In the early 1990s, when Ecuador sent Texaco packing, the national oil company, Petroecuador, agreed to clean up two-thirds of the former Texaco sites, with the departing multinational taking responsibility for only one-third. The wisdom of that deal and Texaco’s diligence in carrying out its share of the remediation are both subject to debate. What’s not subject to debate is that Petroecuador has not done its share of the cleanup. Instead, the state company and the government that owns it have been content to continue to operate the oil fields with little regard for the environment while American lawyers sued the deep-pocketed American-based energy corporation (first Texaco, later Chevron).
To her credit, Cely acknowledged that her country should have done more by now to help its own people. She blamed “the lawyers”—Ecuador’s government lawyers—for telling other elements of the Quito leadership not to clean up waste oil pits and spills because that would “interfere” with the pending litigation. That’s a fascinating admission, even if it’s also a misdirection play. If Ecuador stays out of the fray, it doesn’t have to pay for the cleanup and can try to channel voters’ discontent toward a distant foreign foe.
Ecuador’s populist president, Rafael Correa, has made Chevron a symbol of northern hemisphere villainy. Since taking office in 2007, Correa has railed against the American company, condemned its Ecuadorian defense lawyers as traitors, and hailed Donziger and his clients as heroic victims. This rhetoric plays well in Ecuador. It does not do anything, however, to help the poor people of the Oriente.
Cely disagreed with my analysis. She said that Correa doesn’t need U.S. corporate boogeymen to maintain his impressive popularity ratings. That may be true, but it’s beside the point. As my Bogota (Colombia)-based colleague Raul Gallegos of Bloomberg View has written, the campaign against Chevron “is the type of David-and-Goliath story President Rafael Correa uses to define his mandate”—whether or not he could get reelected without indulging in atavistic anti-Americanism.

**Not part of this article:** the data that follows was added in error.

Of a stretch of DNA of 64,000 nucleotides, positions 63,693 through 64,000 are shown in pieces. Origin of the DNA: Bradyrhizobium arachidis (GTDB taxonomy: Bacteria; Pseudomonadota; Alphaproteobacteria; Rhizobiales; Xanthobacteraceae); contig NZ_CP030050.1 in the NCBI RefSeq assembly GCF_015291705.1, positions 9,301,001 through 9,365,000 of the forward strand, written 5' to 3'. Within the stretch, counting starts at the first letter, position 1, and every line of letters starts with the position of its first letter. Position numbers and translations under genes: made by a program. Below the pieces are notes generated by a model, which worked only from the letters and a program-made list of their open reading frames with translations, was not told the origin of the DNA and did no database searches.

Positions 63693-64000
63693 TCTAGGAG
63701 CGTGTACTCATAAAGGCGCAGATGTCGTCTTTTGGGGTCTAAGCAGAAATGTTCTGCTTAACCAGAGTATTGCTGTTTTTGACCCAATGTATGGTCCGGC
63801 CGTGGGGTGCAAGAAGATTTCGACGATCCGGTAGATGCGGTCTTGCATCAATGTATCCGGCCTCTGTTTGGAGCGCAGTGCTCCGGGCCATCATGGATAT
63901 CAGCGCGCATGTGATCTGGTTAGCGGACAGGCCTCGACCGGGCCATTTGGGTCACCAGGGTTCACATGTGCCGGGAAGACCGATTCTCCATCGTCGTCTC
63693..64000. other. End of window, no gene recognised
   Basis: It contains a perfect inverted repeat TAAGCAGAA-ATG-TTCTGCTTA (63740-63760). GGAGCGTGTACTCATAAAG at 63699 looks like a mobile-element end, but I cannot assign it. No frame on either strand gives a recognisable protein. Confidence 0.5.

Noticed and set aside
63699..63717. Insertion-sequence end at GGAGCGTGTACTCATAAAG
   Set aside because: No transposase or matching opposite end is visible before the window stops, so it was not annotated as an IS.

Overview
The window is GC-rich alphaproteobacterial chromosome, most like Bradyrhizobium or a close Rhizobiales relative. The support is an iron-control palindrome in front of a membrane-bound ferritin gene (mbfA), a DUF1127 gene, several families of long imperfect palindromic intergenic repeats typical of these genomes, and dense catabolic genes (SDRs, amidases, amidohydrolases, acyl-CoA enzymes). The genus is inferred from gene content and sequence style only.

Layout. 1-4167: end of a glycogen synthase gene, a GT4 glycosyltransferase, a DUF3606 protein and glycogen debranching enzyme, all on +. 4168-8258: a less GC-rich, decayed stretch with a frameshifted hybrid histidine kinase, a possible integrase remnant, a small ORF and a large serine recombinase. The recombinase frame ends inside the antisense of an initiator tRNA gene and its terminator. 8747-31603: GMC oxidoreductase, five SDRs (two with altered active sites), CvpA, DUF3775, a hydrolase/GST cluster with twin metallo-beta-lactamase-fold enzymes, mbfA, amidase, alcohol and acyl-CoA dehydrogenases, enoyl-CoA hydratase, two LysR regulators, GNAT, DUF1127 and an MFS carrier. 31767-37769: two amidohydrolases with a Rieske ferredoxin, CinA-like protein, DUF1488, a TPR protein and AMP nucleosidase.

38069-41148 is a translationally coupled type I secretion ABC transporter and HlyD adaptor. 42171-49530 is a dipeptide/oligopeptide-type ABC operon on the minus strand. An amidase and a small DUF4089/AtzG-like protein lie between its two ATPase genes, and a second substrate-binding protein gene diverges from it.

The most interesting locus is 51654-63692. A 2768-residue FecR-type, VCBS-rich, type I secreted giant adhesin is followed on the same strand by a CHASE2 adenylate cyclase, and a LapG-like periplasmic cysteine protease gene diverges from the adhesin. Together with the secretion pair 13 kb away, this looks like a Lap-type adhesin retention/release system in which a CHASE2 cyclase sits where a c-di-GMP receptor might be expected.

The ambassador and I found some common ground. We agreed that as long as the Oriente pollution problem remains exclusively in the hands of litigators, the unfortunate citizens of rainforest precincts aren’t likely to get much relief. She had nothing flattering to say about Donziger, whom she described as an opportunist (if not necessarily the fraud maven Chevron portrays). Donziger denies wrongdoing.
Cely said she resents that the American lawyer has justified his unconventional litigation tactics in Ecuador by asserting that her country’s judiciary is deeply corrupt, requiring corners to be cut. “That is condescending, and I reject it,” the ambassador said. “If you have principles, they remain the same, wherever you are.”
So, I asked the diplomat, what’s the solution? “Politics,” she said. “There has to be a political compromise.” Cely hinted, without saying explicitly, that the Ecuadorian government might consider a deal with Chevron that would marginalize the American plaintiffs’ lawyer and dispose of a pending commercial arbitration dispute between the company and Ecuador.
Intriguing, to say the least. I believe the politicians and embassy types refer to that as a trial balloon.
“I am not a lawyer,” Cely told me several times. She meant to be self-deprecating. In this context, it might have been a sly boast as well.